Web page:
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roundups & rapid reactions
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Fiona fox's blog

roundups & rapid reactions

Rapid reactions: responding to breaking news. The demands of the 24-hour media machine mean that news journalists often don’t have the luxury of time to track down the best scientists when a science story lands on their desks, so availability can sometimes win out over expertise. This is where the Science Media Centre steps in. When a story breaks – whether it’s the latest flu epidemic or health scare, or a potential nuclear crisis – the SMC persuades leading experts to drop everything and engage with the story, then contacts journalists at all the major news outlets to offer those experts for interviews or immediate comment.


Roundups: putting new research into context. One of the other ways the SMC ensures that the media have easy access to scientists and their views is by offering journalists a variety of comments from scientists reacting to the latest research. This service differs from our ‘rapid reactions’ as scientists have time to react before new research is announced, rather than in response to breaking news.

With access to embargoed journals before publication, we can pick stories of most interest to journalists, asking third party experts to provide comments and information to put research into context before it appears in the media. The SMC’s unique roundups help busy journalists critically analyse the strengths and weaknesses of new research, and highlight when studies are very preliminary or display a correlation that should not be read as causation. Equally, when leading scientists are excited about a significant study this can reassure journalists that the study should feature strongly in their coverage.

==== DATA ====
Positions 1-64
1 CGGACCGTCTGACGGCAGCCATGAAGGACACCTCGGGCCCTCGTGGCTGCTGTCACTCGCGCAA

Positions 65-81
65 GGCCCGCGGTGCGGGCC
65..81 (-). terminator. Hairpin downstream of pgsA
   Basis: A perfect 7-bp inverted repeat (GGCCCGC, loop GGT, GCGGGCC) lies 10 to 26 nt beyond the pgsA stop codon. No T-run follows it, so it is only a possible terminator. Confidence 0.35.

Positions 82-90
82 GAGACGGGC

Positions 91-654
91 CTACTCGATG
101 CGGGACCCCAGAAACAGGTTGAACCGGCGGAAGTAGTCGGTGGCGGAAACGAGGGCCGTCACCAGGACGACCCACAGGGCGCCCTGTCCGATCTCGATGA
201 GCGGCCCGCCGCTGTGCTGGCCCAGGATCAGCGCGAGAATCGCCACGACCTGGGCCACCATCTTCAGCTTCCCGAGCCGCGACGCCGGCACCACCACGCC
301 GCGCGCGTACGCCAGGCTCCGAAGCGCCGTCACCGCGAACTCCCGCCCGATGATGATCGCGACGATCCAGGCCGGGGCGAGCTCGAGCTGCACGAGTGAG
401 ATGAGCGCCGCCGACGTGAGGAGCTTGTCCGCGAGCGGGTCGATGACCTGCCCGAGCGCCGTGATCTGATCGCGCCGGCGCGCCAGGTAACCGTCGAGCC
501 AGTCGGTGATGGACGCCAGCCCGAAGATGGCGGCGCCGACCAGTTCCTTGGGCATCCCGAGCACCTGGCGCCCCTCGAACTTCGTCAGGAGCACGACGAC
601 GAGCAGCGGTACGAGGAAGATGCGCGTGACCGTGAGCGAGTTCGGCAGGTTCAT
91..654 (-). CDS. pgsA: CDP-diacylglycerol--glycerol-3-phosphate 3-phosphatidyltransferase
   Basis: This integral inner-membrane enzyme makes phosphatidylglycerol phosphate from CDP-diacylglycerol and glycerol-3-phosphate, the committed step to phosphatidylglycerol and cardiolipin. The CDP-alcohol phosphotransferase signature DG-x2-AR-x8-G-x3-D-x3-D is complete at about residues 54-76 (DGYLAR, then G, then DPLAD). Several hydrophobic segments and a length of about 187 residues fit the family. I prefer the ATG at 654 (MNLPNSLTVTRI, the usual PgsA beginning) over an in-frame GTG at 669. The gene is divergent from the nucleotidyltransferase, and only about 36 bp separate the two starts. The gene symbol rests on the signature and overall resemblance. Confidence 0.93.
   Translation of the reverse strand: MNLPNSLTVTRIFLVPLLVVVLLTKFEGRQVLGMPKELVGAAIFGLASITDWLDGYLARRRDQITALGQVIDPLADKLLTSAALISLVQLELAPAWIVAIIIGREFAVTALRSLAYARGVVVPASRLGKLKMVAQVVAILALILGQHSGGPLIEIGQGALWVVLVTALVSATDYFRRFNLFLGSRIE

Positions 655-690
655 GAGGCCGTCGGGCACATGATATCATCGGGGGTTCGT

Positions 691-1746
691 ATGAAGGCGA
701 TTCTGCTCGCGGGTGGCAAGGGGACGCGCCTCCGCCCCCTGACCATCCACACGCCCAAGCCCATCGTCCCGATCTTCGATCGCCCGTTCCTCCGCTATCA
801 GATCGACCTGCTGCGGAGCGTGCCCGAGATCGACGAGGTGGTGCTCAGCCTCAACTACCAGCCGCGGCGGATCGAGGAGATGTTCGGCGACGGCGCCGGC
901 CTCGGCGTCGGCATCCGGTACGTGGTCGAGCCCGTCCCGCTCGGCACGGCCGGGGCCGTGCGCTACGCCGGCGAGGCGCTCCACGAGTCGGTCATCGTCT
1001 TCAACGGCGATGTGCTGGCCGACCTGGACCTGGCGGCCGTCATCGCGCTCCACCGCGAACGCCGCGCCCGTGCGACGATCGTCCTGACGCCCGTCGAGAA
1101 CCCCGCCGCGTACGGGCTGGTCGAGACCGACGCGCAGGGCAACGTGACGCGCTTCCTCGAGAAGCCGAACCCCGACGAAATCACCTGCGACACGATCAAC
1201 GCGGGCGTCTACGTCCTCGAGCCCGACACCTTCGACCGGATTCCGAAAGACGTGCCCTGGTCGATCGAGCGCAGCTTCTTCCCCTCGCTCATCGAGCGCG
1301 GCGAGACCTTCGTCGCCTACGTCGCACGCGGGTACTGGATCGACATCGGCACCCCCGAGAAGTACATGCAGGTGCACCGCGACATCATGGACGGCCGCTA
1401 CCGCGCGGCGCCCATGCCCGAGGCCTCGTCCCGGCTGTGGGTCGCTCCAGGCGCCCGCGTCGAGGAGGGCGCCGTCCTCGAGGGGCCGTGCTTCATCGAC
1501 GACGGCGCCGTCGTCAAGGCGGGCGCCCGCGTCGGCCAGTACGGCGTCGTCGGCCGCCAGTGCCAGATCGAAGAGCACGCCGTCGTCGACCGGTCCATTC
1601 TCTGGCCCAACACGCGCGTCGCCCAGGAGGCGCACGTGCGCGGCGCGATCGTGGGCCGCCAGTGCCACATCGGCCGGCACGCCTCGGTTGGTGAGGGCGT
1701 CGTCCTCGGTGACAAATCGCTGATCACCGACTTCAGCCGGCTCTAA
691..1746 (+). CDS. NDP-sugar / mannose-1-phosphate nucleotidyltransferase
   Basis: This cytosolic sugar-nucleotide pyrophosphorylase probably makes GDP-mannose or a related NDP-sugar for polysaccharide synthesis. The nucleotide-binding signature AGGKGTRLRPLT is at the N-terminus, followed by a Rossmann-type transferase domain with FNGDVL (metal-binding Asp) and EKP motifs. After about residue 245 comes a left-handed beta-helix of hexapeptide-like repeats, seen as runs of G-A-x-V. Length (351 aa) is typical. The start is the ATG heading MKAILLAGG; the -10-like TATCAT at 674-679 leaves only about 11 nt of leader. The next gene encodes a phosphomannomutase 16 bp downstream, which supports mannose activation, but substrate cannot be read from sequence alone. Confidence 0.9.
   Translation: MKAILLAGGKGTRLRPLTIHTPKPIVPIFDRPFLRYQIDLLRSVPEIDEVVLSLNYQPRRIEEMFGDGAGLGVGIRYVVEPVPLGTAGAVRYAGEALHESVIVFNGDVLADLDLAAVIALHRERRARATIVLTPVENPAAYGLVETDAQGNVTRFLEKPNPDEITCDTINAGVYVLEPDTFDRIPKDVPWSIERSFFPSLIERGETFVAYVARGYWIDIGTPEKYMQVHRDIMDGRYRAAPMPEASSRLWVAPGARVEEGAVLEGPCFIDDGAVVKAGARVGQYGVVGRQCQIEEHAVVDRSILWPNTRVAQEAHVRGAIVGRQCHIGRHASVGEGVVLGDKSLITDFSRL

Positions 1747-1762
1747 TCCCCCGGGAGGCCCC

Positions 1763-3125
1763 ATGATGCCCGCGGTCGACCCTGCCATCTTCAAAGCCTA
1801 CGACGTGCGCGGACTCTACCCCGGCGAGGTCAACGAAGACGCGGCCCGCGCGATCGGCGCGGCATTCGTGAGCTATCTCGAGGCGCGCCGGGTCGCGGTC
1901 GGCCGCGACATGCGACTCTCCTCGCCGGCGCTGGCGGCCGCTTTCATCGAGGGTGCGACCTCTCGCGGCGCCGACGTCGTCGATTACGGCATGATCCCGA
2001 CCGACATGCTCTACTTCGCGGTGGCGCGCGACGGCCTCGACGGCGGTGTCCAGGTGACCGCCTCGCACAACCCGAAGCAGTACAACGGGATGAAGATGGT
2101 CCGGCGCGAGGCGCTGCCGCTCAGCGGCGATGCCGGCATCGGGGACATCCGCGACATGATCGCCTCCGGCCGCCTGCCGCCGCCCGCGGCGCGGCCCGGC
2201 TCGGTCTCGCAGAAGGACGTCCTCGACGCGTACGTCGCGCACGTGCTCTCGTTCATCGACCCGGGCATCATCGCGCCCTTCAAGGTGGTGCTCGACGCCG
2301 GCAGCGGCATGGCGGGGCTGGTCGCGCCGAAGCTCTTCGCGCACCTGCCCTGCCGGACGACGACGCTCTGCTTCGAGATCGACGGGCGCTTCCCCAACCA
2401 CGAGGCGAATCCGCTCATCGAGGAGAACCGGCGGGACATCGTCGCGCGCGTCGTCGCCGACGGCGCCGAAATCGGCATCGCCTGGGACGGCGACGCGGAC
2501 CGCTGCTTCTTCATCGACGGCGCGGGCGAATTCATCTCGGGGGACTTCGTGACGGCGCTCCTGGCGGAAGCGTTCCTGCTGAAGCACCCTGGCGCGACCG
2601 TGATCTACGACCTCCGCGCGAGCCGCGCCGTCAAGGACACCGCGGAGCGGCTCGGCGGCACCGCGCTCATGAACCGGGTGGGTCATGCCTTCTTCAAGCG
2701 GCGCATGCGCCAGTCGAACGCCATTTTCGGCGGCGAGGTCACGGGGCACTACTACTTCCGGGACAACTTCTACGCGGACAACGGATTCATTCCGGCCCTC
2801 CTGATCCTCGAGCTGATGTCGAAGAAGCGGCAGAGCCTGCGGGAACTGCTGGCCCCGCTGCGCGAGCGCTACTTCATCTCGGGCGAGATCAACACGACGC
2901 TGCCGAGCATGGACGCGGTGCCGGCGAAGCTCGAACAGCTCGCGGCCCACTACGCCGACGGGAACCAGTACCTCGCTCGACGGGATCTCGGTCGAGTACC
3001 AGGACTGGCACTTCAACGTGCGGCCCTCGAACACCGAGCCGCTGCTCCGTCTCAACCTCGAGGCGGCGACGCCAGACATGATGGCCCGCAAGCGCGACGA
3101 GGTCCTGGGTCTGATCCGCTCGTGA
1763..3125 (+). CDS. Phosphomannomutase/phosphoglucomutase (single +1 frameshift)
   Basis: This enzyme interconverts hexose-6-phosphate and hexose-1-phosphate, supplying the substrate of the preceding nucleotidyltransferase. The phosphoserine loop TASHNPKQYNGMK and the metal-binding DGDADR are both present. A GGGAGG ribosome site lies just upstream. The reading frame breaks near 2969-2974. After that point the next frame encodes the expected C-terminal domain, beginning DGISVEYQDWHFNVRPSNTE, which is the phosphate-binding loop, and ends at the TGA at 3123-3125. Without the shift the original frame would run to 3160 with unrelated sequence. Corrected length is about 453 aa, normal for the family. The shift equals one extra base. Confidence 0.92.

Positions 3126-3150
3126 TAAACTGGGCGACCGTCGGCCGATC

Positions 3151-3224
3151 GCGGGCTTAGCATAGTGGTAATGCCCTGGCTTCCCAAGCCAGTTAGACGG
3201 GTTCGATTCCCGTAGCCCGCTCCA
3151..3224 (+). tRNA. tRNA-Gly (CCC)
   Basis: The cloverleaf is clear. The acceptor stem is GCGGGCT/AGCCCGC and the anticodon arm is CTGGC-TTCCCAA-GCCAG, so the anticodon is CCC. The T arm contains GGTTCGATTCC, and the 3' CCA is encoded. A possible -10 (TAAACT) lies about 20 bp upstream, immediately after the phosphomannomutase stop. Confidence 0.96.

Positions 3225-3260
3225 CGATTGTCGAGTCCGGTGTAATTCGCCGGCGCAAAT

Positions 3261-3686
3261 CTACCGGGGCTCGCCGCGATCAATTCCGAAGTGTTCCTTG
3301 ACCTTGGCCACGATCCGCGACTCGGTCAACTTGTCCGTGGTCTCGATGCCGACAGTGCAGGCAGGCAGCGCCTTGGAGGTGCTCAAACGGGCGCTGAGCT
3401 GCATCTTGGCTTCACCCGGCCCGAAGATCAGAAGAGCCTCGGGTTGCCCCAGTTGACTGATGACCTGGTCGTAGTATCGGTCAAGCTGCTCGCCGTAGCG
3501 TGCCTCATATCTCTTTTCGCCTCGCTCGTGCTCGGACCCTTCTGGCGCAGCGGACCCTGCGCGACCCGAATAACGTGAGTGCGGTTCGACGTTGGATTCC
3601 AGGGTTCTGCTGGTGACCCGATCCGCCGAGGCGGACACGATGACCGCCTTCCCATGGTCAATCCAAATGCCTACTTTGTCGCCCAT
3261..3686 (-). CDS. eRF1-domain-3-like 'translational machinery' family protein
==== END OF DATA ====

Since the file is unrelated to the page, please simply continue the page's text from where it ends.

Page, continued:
expert reaction to paper presenting malaria vaccine trial results, and paper estimating malaria cases in Ebola-infected countries

Two papers have been published in the Lancet and Lancet Infectious Diseases journals: one which presents the results of a phase III clinical trial of a candidate malaria vaccine which the research team report to effective in reducing malaria transmission, and another which has estimated the number of cases of and deaths from malaria in West African countries affected by the current Ebola outbreak. read more

expert reaction to paper on genome editing of mitochondria in mice

Researchers have attempted to fix errors in mitochondrial DNA, which lead to a range of disorders, by using genome editing techniques. Publishing in the journal Cell, they report the use of the techniques in mice and suggest that they might in future be used as a therapeutic alternative to mitochondrial donation. read more

expert reaction to two new papers on bees and neonicotinoids

Two papers published in the journal Nature have examined possible effects of neonicotinoid insecticides on the health and behaviour of bees. The authors of the first paper report that in laboratory tests bees preferred neonicotinoid-treated sugar water to an untreated solution, while in field studies the authors of the second paper report that bumble-bee colonies around neonicotinoid-treated fields had reduced growth rates and reproduction. read more

expert reaction to study investigating cancer immunotherapy in mice